Thursday, May 15, 2014

How Much Does Weight Impact Price of a Stove? A Historical Look at Weight and Pricing of Stoves

One of the major factors in the price of a stove is not how clean or efficient it is, but how big it is and whether it is sold through a specialty retailer or a big box chain.  We looked at a sample of 19 smaller stoves from 8 different brands, with firebox sizes ranging from 1.7 to 2.25 cubic feet and calculated the correlation between stove weight, emissions rate and market price.

The result was a moderate positive correlation between weight and price but only a small correlation between emissions and price.  We did a scatter plot of both stove weight in pounds and their market price and found a clear upward sloping trend. The calculated Pearson correlation comes to R=. 6691. The relationship between a stove’s emission rate and their market price is only slight for smaller stoves.

(See below key that matches stove brands and
models to the numbers in the chart.)

All other things being equal, stove experts say heavier stoves tend to be more durable; weight can be one of many factors in deciding which stove to buy, and whether it is a good “deal.”  Stoves with 1.7 to 2.2 cubic fireboxes typically weigh between 275 and 475 pounds.  The lighter stoves (275 – 325 lbs) tend to cost less than $1,000. Heavier stoves (350 – 450 lbs) have a greater price range, with a few under $2,000 but most between $2,000 and $3,500.  Cast iron stoves tend to be both heavier and more expensive.

Over 100 years ago, weight was for a brief time, the way stoves were priced, according to an excellent chapter on stove history by Professor Howell Harris.[1]  The industry association at that time was the National Association of Stove Manufacturers (NASM), founded in 1872. One of the leaders of the NASM was John Strong Perry, who ran the second largest stove company in the nation, which later became US Stove and is still one of the largest stove companies in the country. Perry believed in information and quantitative data, and one way it was put to use was in an informal system of price fixing. Perry argued that the industry needed to charge no less than 6 cents per pound of stove and the NASM enthusiastically adopted that proposal.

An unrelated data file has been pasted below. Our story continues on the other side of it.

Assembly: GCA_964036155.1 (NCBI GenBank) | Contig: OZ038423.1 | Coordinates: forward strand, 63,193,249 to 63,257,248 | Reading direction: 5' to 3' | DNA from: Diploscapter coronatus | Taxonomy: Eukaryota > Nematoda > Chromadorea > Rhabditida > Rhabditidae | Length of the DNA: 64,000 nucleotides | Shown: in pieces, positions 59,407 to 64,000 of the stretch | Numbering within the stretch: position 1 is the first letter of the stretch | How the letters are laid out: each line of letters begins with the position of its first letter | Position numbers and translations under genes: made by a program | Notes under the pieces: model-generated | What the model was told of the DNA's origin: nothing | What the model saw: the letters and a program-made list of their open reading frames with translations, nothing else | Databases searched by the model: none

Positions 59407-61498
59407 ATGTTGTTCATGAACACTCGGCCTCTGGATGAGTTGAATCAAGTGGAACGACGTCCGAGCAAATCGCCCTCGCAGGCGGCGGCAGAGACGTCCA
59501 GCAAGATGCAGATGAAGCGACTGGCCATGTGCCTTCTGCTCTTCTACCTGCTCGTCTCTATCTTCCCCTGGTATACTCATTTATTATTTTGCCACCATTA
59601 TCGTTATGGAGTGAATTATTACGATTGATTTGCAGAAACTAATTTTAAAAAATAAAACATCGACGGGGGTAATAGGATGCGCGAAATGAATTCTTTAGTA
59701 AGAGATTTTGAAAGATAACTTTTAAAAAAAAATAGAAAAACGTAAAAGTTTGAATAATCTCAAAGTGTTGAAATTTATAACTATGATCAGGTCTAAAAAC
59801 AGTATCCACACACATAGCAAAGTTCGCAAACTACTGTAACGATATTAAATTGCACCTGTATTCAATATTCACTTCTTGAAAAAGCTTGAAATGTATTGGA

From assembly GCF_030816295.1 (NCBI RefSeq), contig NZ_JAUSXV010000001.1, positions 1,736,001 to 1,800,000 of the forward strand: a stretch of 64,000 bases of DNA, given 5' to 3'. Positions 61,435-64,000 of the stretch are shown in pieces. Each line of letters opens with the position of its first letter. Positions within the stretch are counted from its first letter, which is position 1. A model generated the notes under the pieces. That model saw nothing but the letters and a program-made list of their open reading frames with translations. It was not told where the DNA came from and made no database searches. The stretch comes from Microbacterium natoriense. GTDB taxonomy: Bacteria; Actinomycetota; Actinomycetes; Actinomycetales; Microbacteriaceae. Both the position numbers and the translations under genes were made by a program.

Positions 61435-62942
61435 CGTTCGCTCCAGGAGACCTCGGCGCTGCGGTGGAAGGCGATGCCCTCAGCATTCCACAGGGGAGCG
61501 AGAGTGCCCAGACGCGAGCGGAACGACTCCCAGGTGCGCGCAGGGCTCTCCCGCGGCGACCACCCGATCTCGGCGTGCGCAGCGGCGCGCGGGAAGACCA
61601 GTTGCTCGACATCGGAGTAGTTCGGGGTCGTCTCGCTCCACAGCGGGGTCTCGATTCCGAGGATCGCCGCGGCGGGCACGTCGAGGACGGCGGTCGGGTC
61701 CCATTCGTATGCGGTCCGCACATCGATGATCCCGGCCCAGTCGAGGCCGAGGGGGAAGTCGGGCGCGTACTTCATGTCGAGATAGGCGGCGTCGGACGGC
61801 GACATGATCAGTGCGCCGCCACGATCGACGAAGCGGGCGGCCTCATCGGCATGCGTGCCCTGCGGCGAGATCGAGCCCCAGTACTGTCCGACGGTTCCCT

Perry’s company was a leader in the production of low cost, lighter weight stoves, as it still is today.  Back then, Perry used cheap labor from Sing Sing prison to make stoves.  When his competition got a law banning such prison labor, in 1866 Perry relocated production to the low-wage, nonunion south and experimented with using “colored” labor, according to Professor Harris.  Today, US Stove is still based in Tennessee with production there, in Alabama, Oregon and China. The first half of an 8-minute promo video from US Stove delivers a polished story of their history.

The use of weight to determine the price of stoves did not last long, but NASM remained relevant and active also because its member companies needed a voice to lobby on federal policies impacting their industry. By the First World War, the industry was in rapid decline as electrification and oil heat took over.  NASM membership collapsed and the NASM held its last recorded meeting in 1929.

According to Prof. Harris, who wrote the exhaustive study of the US stove industry in the 1800s, the primary purpose of NASM was price fixing, and secondarily was improvement of manufacturing and business methods.  Innovation, says Prof. Harris, was not on the agenda of the NASM.

Key to numbers in the above chart on weight and price comparison.

[1]  Howell Harris (2012). Coping with Competition: Cooperation and Collusion in the US Stove Industry, c.1870–1930. Business History Review, 86, pp 657-692. doi:10.1017/S0007680512001808.

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